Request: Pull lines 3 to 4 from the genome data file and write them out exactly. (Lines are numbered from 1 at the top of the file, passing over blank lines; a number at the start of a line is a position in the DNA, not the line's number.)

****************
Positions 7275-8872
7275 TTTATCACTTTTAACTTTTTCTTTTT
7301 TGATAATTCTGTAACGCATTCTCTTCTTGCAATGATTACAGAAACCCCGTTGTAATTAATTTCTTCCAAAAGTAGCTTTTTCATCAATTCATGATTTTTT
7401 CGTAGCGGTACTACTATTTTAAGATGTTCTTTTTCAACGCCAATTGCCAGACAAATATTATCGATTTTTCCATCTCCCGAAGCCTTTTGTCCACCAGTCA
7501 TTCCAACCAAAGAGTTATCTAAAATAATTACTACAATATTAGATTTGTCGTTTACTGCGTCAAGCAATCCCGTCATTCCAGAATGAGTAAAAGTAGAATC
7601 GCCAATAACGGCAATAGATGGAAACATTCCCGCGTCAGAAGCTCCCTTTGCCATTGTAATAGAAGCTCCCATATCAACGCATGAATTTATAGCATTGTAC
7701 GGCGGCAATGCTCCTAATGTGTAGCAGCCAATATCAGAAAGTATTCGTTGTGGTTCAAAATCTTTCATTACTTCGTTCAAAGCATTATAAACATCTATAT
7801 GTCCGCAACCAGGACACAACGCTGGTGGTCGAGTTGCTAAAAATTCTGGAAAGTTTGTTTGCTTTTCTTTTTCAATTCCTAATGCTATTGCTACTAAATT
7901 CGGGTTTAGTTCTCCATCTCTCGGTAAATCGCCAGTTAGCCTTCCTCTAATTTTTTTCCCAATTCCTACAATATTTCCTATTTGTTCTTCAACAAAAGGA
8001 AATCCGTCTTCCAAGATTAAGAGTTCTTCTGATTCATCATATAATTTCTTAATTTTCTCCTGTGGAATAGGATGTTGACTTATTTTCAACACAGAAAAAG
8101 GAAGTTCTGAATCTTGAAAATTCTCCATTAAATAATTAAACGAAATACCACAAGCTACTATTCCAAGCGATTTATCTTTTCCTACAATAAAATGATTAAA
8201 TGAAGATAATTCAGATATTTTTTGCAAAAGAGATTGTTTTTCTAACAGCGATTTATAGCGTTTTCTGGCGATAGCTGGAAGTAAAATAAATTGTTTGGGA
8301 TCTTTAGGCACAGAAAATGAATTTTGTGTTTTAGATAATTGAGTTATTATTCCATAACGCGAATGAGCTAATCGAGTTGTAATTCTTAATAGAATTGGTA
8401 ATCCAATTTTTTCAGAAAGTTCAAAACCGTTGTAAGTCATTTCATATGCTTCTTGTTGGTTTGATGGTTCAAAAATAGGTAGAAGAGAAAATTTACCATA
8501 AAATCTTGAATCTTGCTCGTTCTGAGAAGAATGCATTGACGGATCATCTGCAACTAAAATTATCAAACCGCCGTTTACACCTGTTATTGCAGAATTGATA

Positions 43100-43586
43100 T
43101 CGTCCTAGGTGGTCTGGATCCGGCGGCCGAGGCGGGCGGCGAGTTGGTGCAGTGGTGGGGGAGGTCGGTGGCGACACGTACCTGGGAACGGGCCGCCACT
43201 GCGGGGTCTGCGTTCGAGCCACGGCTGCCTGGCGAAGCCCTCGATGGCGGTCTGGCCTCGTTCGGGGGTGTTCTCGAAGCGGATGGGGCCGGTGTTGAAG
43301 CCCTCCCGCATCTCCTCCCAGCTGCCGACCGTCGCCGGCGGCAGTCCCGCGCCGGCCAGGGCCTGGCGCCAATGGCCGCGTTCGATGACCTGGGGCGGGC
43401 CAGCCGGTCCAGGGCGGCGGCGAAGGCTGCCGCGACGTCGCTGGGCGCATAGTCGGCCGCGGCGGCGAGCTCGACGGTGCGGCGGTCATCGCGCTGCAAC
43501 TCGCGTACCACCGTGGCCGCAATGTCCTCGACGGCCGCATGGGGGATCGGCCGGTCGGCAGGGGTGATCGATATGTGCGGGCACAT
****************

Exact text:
7301 TGATAATTCTGTAACGCATTCTCTTCTTGCAATGATTACAGAAACCCCGTTGTAATTAATTTCTTCCAAAAGTAGCTTTTTCATCAATTCATGATTTTTT
7401 CGTAGCGGTACTACTATTTTAAGATGTTCTTTTTCAACGCCAATTGCCAGACAAATATTATCGATTTTTCCATCTCCCGAAGCCTTTTGTCCACCAGTCA